Hyper-V is a virtual machine from Microsoft
Hyper-V is a hypervisor-based virtual machine from Microsoft with hardware virtualization support for 64-bit systems. Previously, the hypervisor was used only in Microsoft server operating systems.
Microsoft Hyper-V works only on 64-bit Windows operating systems, in Pro (Professional) and Enterprise (Corporate) editions, in Windows 8, Windows 8.1, Windows 10 operating systems, as well as in server operating systems (Windows Server).
The editions of these operating systems have the Hyper-V feature disabled by default. The user can turn on the Hyper-V virtual machine without installing third-party virtualization programs (for example, VirtualBox) on their computer.
The virtual hypervisor (Hyper-V) allows you to create a virtual machine for installing a guest operating system. Using a virtual guest operating system, you can get acquainted with working in a new operating system, test settings, experiment, install unfamiliar programs, etc. All these actions will not affect the operation and settings of the real operating system installed on your computer.
The hypervisor was originally created for server operating systems, so working in a Hyper-V virtual machine has some limitations: there is no support for sound cards and burning CD / DVD discs, the application has limited visual settings compared to competitors, there is no possibility of direct copying or inserting files between real and guest systems, etc.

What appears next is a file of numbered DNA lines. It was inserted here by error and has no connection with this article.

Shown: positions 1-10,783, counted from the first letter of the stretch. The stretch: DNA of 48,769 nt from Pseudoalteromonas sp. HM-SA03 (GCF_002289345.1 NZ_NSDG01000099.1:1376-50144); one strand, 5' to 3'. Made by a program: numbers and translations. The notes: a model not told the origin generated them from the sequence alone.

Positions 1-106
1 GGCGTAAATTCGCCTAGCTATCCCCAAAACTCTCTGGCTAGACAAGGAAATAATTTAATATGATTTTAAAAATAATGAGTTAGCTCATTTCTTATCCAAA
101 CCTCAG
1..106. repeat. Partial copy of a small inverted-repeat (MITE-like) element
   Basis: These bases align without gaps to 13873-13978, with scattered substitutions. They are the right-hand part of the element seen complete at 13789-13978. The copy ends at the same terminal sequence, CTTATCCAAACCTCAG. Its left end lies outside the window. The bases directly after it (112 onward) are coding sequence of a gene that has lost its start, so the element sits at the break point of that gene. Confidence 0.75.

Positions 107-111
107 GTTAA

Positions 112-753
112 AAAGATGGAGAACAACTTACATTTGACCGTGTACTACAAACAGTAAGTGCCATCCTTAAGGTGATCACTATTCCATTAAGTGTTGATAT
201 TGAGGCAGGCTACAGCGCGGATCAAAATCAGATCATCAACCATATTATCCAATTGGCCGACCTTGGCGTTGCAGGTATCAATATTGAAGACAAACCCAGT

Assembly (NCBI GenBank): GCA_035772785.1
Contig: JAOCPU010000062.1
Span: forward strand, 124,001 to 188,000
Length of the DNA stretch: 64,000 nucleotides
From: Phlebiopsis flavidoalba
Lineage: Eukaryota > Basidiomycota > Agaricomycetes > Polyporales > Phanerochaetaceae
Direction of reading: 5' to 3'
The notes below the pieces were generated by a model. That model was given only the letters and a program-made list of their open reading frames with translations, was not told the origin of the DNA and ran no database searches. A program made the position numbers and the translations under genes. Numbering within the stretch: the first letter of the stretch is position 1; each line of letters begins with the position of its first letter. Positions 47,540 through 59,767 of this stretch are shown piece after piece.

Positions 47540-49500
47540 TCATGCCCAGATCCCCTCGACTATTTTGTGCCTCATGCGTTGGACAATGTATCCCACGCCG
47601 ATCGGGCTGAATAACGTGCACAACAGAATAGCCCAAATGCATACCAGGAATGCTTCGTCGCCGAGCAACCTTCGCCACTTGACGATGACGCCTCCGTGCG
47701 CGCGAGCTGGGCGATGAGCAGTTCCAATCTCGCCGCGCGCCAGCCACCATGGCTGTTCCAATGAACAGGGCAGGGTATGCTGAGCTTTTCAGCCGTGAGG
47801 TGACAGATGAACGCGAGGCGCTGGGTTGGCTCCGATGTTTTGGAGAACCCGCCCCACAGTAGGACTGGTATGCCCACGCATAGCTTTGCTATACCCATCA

For testing, this is not the most important thing, so the more ascetic Hyper-V settings, for some users, will be more to their liking than similar settings from more advanced competitors.
Keep in mind that when the real (host) and guest operating systems are running at the same time, the resources of one computer are consumed, so you should not try to work in a virtual machine on a weak computer. While working in a virtual OS, do not use resource-intensive applications on a real computer in order not to slow down the computer.
The article will cover the installation and configuration of Hyper-V in the Windows 10 operating system. In Windows 8.1 or in Windows 8, settings are made in a similar way.
You must first enable the Hyper-V feature. Go to “Control Panel”, then “Programs and Features”, click on “Turn Windows features on or off”.
In the “Windows Components” window, check the box next to “Hyper-V”, and then click on the “OK” button.
After searching for the required files and applying the changes, you must restart your computer.
In the Start menu, in the Windows Administrative Tools folder, you will see the desktop application Hyper-V Manager. Run the program on your computer.
In the application window, click on the computer name, a column with a list of commands that are available from the “Actions” menu will open on the right.